The technique of cloud building is just like other ways of showing roundness: soft edges, dark lines blending away, light on one side. Similar to what I used to make the rose painting earlier this week.
I had done two wet in wet skies, this one with clouds, and the other with a smooth blending of blues/roses/yellows near horizon. That became something TOTALLY different! come back tomorrow to see it…thanks for stopping by!
Day Four of the 30 paintings in 30 days challenge. A colorful sunset inspired by a day last month where the trees in my yard at dusk had wonderful silhouettes against the beautiful colors of the sunset.
The sky was done wet in wet with all the colors blending. After it was bone dry I went in and lifted with soft fabric painting brushes and toothbrushes and added some dark underbellies here and there. The dark shapes were created with indanthrone blue and quinacridone burnt scarlet. I love those two mingled.
As you’ll see over the next couple of days, I think I’m fascinated by portraying clouds… stay tuned.
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Classes started up for another session with Marie Siegrist, a signature member of the New Mexico Watercolor Society and teacher in Las Cruces, NM. I’m enjoying taking classes with her weekly, and learning a lot. The very idea of having a class forces one (ME!) to get assignments done.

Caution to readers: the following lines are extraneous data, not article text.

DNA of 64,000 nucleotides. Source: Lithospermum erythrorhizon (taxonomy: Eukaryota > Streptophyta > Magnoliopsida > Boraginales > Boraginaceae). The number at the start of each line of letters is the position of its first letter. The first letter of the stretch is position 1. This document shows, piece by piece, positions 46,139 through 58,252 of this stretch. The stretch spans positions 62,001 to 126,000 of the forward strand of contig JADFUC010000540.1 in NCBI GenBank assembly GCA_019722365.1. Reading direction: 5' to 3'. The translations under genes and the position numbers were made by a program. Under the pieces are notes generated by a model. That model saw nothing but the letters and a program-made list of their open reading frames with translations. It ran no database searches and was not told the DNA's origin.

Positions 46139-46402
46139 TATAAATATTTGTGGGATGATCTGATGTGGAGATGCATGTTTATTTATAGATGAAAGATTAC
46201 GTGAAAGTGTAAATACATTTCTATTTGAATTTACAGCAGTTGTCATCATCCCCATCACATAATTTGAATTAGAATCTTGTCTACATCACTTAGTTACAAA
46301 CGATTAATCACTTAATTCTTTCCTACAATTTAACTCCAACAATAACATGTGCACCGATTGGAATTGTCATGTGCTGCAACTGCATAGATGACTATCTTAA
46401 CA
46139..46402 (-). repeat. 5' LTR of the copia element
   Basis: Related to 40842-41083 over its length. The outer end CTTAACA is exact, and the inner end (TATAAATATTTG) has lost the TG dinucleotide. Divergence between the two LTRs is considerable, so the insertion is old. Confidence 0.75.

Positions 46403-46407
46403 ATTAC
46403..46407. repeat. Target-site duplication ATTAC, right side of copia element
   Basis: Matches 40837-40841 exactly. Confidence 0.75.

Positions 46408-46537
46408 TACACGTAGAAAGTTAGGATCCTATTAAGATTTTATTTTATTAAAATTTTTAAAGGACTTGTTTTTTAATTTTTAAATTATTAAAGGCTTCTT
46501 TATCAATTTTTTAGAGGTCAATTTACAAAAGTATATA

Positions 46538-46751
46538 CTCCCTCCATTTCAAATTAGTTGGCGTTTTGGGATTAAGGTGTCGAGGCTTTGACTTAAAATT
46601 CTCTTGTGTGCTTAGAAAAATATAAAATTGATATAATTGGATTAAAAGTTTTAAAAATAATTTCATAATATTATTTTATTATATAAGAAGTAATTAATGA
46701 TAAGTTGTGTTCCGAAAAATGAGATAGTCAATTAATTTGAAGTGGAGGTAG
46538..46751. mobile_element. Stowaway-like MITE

We started working on clouds the week before and my first two attempts were horrible. seriously. but the night before the next class, I thought...just get in on the paper, Rachel! and it turned out fairly ok. One neat technique she taught us was gently scrubbing out cloud areas (after it has all dried) with a clean toothbrush to get rid of hard edges, if not wanted, and help shape the clouds. So I’m fairly happy with this one, and am looking forward to lots more practice with clouds and water.
Speaking of that, I’m doing the 30 paintings in 30 days challenge starting September 1st. I did this in January, and learned a great deal from the daily practice. Not all paintings have to be (or can be) gallery material, but it’s an exercise to get me into the studio daily. I’ve decided my theme will be “Sea and Sky” so expect to see postings of water, clouds, sky, shells, and more in September.
And of course, the big deal for me is my art show tomorrow evening. If you’re in town and can stop by, please do so. I’ll have originals, framed prints and cards for sale. See the events calendar on the right side column for more information.
Can you feel the storm rolling in?
This was final painting in a watercolor class offered by Oween Rath through the OLLI program at UTEP. I enjoyed the class. It gave me a refresher course on the basics which never hurts, and I learned some new skills as well. One thing in particular that I appreciated is that we painted from quite rough minimal sketches which really worked well for me. I didn’t feel the pressure of a photograph and all its details imposed on me. We worked from a skeletal framework to create what we in our own minds. I found it an effective teaching technique.